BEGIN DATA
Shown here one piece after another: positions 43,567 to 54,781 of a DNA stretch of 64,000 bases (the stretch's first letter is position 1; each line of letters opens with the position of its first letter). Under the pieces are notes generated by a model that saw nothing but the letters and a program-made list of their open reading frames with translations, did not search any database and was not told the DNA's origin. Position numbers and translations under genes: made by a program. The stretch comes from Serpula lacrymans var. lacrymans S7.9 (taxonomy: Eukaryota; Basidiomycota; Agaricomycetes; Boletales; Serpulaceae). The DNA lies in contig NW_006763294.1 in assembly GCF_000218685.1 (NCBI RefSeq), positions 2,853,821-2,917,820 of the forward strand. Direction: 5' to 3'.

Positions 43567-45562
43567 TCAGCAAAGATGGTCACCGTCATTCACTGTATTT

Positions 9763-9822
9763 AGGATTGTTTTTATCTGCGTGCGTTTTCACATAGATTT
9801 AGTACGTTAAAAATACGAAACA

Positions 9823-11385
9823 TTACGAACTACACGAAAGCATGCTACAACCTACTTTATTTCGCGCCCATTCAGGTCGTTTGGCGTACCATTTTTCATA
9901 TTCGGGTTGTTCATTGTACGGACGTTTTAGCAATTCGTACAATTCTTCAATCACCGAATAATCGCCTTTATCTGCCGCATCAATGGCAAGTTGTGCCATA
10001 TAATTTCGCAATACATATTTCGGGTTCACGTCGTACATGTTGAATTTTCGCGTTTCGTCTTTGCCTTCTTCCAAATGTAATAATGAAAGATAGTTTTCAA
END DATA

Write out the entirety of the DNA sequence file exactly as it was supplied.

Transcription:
Shown here one piece after another: positions 43,567 to 54,781 of a DNA stretch of 64,000 bases (the stretch's first letter is position 1; each line of letters opens with the position of its first letter). Under the pieces are notes generated by a model that saw nothing but the letters and a program-made list of their open reading frames with translations, did not search any database and was not told the DNA's origin. Position numbers and translations under genes: made by a program. The stretch comes from Serpula lacrymans var. lacrymans S7.9 (taxonomy: Eukaryota; Basidiomycota; Agaricomycetes; Boletales; Serpulaceae). The DNA lies in contig NW_006763294.1 in assembly GCF_000218685.1 (NCBI RefSeq), positions 2,853,821-2,917,820 of the forward strand. Direction: 5' to 3'.

Positions 43567-45562
43567 TCAGCAAAGATGGTCACCGTCATTCACTGTATTT

Positions 9763-9822
9763 AGGATTGTTTTTATCTGCGTGCGTTTTCACATAGATTT
9801 AGTACGTTAAAAATACGAAACA

Positions 9823-11385
9823 TTACGAACTACACGAAAGCATGCTACAACCTACTTTATTTCGCGCCCATTCAGGTCGTTTGGCGTACCATTTTTCATA
9901 TTCGGGTTGTTCATTGTACGGACGTTTTAGCAATTCGTACAATTCTTCAATCACCGAATAATCGCCTTTATCTGCCGCATCAATGGCAAGTTGTGCCATA
10001 TAATTTCGCAATACATATTTCGGGTTCACGTCGTACATGTTGAATTTTCGCGTTTCGTCTTTGCCTTCTTCCAAATGTAATAATGAAAGATAGTTTTCAA